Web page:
It will take us a month or so to get everything up and running, but once done we will set up a time for an open house. Watch this space for more about our continued growth and success in Utah.

Spreading the Word on 3D Printing at 3 Events in 3 States this Month

PADT-Logo-Stained-Glass-Rendering1PADT has been asked to share our expertise in 3D Printing at three different events in the month of September.  We look forward to the opportunity to talk about how additive manufacturing is being used today, and how it can be used in the future.  

September 11, 2014 – Salt Lake City, Utah
Utah Manufacturers Association Summit
We will have a booth and will be participating in the summit, representing the application of additive manufacturing. This informative all-day seminar will teach you about the revolutionary UtahCAN Database and how it can benefit your company, how to utilize social media to your advantage, better handle impacts on your business and leadership strategies to change your workplace.

September 12, 2014 – Albuquerque, New Mexico
TechFiestaABQ2014 TechRev: State of the art and Digital Fabrication
PADT’s very own Jeff Strain will be on the “State of the art and digital fabrication” panel from 9:00 to 10:00. TechRev is a full day conference featuring tracks for technologists, entrepreneurs and the business community produced by the NM Technology Council.

September 18, 2014 – Phoenix, Arizona
SAE Arizona Section September Meeting
PADT co-owner Eric Miller will be giving a presentation on Additive Manufacturing technologies.

We hope to see you at one of these events.  If you would would like PADT to participate as a speaker, panel member, or an exhibitor, please contact us and we will check our schedule. We truly do love talking about this stuff.
Look for even more chances to interact with PADT on 3D Printing in October, during the Arizona Manufacturing Month.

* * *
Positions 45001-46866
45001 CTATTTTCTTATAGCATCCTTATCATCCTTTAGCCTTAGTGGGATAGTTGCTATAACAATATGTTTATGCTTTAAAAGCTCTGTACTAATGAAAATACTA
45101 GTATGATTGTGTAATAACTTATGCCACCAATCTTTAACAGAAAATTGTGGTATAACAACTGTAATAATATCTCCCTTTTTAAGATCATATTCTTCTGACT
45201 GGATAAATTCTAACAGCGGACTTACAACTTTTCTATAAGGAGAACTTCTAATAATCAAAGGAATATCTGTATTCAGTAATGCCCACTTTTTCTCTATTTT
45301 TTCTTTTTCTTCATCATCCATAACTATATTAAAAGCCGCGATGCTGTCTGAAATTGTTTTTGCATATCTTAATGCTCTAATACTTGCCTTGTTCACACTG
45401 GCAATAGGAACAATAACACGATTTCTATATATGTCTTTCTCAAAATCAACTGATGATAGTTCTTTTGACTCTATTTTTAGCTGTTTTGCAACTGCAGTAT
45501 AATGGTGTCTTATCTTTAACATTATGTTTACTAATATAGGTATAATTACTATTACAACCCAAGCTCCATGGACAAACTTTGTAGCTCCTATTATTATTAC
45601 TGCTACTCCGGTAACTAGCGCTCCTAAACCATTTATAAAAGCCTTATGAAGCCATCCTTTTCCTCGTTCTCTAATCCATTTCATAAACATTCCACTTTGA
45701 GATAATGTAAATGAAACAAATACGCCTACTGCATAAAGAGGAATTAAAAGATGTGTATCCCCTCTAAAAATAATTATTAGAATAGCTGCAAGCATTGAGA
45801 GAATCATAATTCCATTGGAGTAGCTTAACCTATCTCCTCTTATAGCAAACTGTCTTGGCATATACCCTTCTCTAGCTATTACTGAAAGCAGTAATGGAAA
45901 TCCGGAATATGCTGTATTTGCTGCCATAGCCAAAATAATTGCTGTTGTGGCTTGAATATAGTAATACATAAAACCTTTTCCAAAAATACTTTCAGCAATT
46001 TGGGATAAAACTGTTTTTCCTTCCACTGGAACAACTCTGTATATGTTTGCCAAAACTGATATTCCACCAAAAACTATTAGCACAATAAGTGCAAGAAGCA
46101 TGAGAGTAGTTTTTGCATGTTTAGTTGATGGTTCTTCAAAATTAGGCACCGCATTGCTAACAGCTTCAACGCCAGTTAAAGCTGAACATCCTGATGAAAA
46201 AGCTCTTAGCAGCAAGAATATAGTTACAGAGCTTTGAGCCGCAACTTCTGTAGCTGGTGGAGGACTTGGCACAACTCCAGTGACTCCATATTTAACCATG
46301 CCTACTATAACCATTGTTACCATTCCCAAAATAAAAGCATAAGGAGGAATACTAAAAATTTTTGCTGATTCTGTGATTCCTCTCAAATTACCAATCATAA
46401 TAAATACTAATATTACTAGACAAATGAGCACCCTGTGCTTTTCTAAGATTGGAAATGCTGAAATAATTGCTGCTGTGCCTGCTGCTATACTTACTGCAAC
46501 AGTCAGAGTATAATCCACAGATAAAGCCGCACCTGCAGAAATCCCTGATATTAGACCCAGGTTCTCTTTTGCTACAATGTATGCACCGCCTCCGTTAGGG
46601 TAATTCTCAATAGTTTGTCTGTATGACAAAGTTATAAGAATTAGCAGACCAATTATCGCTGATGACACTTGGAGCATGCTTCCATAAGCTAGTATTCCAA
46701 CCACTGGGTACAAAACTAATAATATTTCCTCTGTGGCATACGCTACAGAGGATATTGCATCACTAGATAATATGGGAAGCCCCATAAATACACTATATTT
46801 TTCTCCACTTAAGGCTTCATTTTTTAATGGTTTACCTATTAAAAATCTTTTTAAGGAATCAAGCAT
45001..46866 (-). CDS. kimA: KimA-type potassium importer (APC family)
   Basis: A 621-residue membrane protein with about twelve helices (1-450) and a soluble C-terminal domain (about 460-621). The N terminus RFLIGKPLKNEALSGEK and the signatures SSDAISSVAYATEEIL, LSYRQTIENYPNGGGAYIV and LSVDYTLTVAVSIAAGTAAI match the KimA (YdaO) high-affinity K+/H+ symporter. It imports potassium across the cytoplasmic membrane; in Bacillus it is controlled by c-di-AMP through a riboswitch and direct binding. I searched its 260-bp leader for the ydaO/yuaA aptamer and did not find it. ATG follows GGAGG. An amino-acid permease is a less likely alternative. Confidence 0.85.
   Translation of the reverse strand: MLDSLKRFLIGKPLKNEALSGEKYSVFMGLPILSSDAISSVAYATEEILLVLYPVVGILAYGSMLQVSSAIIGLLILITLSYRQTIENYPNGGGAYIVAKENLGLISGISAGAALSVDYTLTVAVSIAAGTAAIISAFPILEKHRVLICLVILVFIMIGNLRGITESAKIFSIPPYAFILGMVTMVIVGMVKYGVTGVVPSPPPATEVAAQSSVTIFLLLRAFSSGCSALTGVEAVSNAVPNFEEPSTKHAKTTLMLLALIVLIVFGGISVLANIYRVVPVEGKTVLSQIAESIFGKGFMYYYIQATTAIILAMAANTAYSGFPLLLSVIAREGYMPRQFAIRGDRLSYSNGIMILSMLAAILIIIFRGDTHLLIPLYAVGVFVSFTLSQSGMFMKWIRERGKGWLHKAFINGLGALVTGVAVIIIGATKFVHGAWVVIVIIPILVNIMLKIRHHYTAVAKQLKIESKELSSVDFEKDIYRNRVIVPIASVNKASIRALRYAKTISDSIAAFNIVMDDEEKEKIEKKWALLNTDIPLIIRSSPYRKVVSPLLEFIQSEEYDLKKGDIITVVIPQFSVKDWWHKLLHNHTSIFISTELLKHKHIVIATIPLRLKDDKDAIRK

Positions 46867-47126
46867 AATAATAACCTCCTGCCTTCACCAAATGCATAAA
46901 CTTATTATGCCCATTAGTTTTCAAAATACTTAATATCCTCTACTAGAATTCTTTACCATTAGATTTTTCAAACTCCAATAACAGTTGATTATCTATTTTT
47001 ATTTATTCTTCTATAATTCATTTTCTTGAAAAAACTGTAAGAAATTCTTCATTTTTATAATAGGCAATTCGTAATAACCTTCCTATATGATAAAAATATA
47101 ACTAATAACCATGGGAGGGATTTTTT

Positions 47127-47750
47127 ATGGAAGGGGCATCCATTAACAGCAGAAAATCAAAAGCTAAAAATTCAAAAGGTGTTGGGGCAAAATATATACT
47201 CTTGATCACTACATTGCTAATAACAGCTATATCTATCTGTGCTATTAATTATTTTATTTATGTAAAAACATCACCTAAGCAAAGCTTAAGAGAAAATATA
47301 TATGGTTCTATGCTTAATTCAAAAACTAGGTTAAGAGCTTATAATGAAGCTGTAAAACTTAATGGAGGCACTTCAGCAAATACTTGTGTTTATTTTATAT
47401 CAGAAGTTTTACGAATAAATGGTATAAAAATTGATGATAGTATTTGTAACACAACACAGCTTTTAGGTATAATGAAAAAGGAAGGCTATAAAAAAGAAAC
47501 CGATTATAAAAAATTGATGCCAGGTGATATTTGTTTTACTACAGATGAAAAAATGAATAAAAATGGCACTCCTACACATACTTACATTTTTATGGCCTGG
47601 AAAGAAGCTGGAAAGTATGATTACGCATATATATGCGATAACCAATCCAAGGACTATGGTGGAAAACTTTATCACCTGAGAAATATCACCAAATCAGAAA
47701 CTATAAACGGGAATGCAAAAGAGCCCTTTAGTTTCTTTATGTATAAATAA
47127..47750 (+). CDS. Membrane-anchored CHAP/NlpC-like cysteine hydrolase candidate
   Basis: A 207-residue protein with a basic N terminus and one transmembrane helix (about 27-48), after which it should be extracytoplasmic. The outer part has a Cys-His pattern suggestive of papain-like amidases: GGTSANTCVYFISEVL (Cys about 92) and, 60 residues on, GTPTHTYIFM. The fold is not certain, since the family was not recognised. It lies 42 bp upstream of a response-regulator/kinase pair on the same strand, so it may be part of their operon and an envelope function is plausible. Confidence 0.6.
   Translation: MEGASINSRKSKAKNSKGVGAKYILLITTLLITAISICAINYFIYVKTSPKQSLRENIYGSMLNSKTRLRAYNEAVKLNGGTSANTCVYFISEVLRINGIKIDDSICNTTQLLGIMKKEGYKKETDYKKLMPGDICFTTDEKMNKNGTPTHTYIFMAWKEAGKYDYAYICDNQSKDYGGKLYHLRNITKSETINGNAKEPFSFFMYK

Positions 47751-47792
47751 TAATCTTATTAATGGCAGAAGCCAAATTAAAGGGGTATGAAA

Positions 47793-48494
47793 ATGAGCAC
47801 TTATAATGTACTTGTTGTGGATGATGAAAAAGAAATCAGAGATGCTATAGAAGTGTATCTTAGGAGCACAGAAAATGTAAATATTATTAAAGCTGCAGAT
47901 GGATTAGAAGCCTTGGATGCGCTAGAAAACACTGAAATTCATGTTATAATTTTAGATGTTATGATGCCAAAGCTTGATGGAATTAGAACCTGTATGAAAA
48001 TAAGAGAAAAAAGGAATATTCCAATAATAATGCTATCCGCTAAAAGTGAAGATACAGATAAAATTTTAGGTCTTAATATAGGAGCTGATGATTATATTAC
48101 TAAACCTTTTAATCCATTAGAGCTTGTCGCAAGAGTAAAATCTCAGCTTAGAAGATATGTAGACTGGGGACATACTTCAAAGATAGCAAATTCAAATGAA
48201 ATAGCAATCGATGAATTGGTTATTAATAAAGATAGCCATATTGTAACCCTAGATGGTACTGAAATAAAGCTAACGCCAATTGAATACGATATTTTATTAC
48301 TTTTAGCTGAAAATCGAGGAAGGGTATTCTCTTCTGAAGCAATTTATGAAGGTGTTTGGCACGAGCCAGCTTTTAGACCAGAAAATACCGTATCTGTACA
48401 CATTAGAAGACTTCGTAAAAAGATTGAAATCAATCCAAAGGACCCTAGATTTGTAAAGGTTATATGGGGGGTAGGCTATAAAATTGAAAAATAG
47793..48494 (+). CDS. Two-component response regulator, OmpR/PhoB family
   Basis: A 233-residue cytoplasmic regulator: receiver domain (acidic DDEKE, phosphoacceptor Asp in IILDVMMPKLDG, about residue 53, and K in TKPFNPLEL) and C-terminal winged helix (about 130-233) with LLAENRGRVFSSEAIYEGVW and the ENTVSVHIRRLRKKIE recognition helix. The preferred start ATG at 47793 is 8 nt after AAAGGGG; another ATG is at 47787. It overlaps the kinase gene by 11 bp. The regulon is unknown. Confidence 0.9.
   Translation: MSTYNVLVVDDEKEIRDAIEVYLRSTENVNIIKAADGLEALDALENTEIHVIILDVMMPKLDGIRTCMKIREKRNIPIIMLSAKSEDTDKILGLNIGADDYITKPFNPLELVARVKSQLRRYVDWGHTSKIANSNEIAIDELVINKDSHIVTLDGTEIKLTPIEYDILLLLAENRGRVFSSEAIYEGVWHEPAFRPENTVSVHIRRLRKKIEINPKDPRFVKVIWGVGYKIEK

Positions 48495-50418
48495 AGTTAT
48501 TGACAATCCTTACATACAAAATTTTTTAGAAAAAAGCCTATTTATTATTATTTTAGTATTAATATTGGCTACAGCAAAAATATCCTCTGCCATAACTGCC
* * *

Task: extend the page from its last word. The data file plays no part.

PADT Presents 3DPAZ Contest and FIRST Robotics Grant

3DPAZ
PADT has always been a proud supporter of STEM education in our community.  This summer we have been busy planning some new activities to help support local schools.  Today we are busy attending the Innovation Arizona Summit which is a joint collaborative of the Arizona SciTech Festival, the MIT Enterprise Forum Phoenix and the Arizona Commerce Authority.

 As part of our attendance, we will be promoting our first ever 3D printing contest, 3DPAZ  which will challenge high school students in Arizona with the task of creating or improving an existing engineering product.  We are very excited to be launching this contest and cannot wait to see what students come up with. Please visit our website for more information on how to take part in this contest by clicking here.

We are also very excited to be extending our support to the FIRST Robotics Competition by way of a new grant program for Arizona schools or organizations that are competing in the in the 2014/2015 FRC season.  If you are interested in either the 3DPAZ contest or the FRC Grant program, please email Kathryn Pesta at kathryn.pesta@padtinc.com.

3D Printed Quill Pen for GISHWHES 2014 Scavenger Hunt

quill-pen-2Sometimes you get strange messages on Facebook.  This weekend I heard a beep and checked my phone “Can you 3D Print a Quill Pen?”  Most messages involve asking me why I posted something stupid or annoying, so this one caught my attention.  Turns out my friend Chelsea is taking part in the 2014 “GREATEST INTERNATIONAL SCAVENGER HUNT THE WORLD HAS EVER SEEN” or GISHWHES.  One of the items in the scavenger hunt is to print out an ink quill pen on a 3D Printer and write “We need to buy more Toner” on a sheet of paper with the pen.